The Supreme Court today handed Catholic institutions two big wins signaling more freedom to decide both about their employees and their operations.

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U.S. Supreme Court in Washington, D.C.
U.S. Supreme Court in Washington, D.C. (Shutterstock)
COMMENTARY |  JUL. 8, 2020
Supreme Court Delivers 2 Important Victories for Religious Freedom
COMMENTARY: The opinion in the Little Sisters of the Poor v. Pennsylvania is more about administrative procedure than about the substance of religious freedom. The opinion in Our Lady of Guadalupe School v. Morrissey-Berru, however, goes straight to the heart of the religious freedom of religious institutions.

The Supreme Court today handed Catholic institutions two big wins signaling more freedom to decide both about their employees and their operations.

The opinion in the Little Sisters of the Poor v. Pennsylvania is more about administrative procedure than about the substance of religious freedom. The opinion in Our Lady of Guadalupe School v. Morrissey-Berru (OLOG), however, goes straight to the heart of the religious freedom of religious institutions, schools in particular. I will discuss this latter opinion first, and the Little Sisters second.

OLOG is extraordinarily important for the future of religious institutions’ ability to determine their personnel. By a vote of 7-2 — with Justices Elena Kagan and Stephen Breyer joining the Chief Justice John Roberts, and Justices Samuel Alito, Clarence Thomas, Neil Gorsuch and Brett Kavanaugh — the Court held that the First Amendment’s “ministerial exception” gives two Catholic elementary schools the power to decide about the hiring and firing of their teachers, free from state interference. The “ministerial exception” is the First Amendment doctrine that protects religious institutions from employment discrimination lawsuits brought by persons who are deemed “ministers” by the Court. It flows from both constitutional religion clauses’ guarantee that the government must not interfere in “matters of faith and doctrine” or “church governance.”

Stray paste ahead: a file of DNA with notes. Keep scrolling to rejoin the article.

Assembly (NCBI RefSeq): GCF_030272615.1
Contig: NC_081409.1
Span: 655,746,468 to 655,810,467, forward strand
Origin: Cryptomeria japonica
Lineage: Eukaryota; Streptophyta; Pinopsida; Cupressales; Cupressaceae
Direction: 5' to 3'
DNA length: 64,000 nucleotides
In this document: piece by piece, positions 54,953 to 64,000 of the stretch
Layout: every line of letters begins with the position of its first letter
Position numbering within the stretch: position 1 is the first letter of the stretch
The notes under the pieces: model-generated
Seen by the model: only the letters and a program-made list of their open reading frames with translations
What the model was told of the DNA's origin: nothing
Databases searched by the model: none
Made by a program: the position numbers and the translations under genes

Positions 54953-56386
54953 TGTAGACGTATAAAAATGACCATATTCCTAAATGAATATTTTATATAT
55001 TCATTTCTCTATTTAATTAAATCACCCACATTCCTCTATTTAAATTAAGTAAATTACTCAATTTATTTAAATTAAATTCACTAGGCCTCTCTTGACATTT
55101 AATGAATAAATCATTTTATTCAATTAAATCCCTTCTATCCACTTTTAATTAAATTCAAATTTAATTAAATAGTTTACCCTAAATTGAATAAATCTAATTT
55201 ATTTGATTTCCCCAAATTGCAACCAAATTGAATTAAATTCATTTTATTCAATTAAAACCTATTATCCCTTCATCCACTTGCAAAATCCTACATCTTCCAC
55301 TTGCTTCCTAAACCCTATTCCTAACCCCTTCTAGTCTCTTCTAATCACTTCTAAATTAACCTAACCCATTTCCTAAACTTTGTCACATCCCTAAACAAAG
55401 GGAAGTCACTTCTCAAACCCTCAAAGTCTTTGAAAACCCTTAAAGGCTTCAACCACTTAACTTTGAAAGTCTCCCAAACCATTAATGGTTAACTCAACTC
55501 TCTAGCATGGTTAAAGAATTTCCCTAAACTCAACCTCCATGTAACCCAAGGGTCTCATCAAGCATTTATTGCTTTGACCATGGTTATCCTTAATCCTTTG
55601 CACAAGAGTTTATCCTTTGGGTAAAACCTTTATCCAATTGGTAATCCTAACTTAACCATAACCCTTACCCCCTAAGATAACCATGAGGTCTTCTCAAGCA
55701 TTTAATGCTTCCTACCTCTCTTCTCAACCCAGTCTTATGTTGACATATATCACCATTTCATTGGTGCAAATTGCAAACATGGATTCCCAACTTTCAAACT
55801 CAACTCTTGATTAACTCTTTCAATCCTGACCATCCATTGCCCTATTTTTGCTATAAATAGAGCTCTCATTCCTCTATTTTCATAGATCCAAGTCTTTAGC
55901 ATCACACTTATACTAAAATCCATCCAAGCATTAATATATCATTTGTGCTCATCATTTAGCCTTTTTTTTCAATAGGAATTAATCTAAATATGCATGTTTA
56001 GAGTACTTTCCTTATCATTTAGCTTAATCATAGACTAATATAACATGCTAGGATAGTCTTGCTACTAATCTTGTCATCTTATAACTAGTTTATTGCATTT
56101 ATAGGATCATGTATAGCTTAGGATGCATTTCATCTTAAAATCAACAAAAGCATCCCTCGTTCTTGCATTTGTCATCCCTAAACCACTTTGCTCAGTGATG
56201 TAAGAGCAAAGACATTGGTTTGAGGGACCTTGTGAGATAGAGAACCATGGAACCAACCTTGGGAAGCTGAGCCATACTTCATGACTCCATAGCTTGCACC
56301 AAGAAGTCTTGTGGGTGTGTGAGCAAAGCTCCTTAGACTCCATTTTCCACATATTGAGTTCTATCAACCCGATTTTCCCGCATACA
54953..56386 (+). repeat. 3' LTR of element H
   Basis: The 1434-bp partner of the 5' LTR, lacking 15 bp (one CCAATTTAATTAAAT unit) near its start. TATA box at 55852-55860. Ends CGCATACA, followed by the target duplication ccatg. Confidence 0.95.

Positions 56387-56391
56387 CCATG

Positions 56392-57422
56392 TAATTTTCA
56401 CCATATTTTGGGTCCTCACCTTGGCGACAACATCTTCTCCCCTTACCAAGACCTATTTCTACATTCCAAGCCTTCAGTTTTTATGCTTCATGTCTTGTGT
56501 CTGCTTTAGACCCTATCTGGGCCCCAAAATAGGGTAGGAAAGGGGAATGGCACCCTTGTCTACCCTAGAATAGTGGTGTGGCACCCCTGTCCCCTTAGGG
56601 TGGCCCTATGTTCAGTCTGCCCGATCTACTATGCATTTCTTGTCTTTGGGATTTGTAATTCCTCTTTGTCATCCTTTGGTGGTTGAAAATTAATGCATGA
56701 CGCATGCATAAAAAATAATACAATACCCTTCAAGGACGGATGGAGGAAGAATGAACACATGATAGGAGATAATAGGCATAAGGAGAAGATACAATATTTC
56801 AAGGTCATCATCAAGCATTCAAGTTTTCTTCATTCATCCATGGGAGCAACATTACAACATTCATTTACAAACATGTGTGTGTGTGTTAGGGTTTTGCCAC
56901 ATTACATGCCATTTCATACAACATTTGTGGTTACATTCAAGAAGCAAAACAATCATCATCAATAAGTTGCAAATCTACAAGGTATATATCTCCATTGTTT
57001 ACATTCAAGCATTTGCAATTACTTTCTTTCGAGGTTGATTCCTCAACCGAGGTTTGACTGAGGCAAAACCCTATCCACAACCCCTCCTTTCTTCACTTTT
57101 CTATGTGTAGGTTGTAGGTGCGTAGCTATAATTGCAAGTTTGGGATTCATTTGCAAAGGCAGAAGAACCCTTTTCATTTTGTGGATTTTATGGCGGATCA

What is important in OLOG is not only today’s win, but what the case signals for future disputes involving, potentially, employees who are not teachers, or teachers who do not teach religion, or any employee at the wide variety of Catholic educational, health care and social services institutions. The Court’s 2012 Hosanna Tabor decision announcing the existence of the ministerial exception did not provide as many clues regarding these disputes as provided in today’s opinion.

OLOG uses language possibly sufficient for Catholic and other religious institutions to shield from state authority religious institutions’ ability to claim that any employee who plays a role in “conveying the Church’s message and carrying out its mission” is covered by the ministerial exception. Thus a Catholic institution’s decision about hiring and firing such an employee would prevail over the state’s.

Anyone familiar with the Catholic theology concerning the missions and works of all of our service institutions will understand that category of employees might include a wide variety, from nurses to administrators to social services counselors and others. As Pope Benedict XVI reminded us in his encyclical Deus Caritas Est, and as Pope Francis reminded us in his first homily as pope (and in several later documents issued by his Congregation for Catholic Education) every employee at a Catholic institution is charged to be a witness to the faith. Every religious institution participates in the “ecclesial reality” that is the Church. Otherwise, our institutions would become (in Francis’ memorable words) just another “compassionate NGO [nongovernmental organization],” delivering useful services, but without witnessing to Christ.

Today’s majority opinion does not go all the way toward definitively giving religious institutions all the freedom they require to constitute true communities of witness, but it goes further than Hosanna Tabor.  The majority clarified that Hosanna Tabor did not demand a “rigid” formula for courts evaluating ministerial exception claims by religious employers. Hosanna Tabor had held that a Lutheran schoolteacher was a minister, making reference to her extensive training, her being “called” by her church, her self-identification and her functions. The 9th Circuit — the lower court that had previously decided the OLOG case — applied these categories to the Catholic school teachers and concluded that their situations did not match the Lutheran teacher’s. End of this article

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working4christtwo

I am an Informed and fully practicing Roman Catholic

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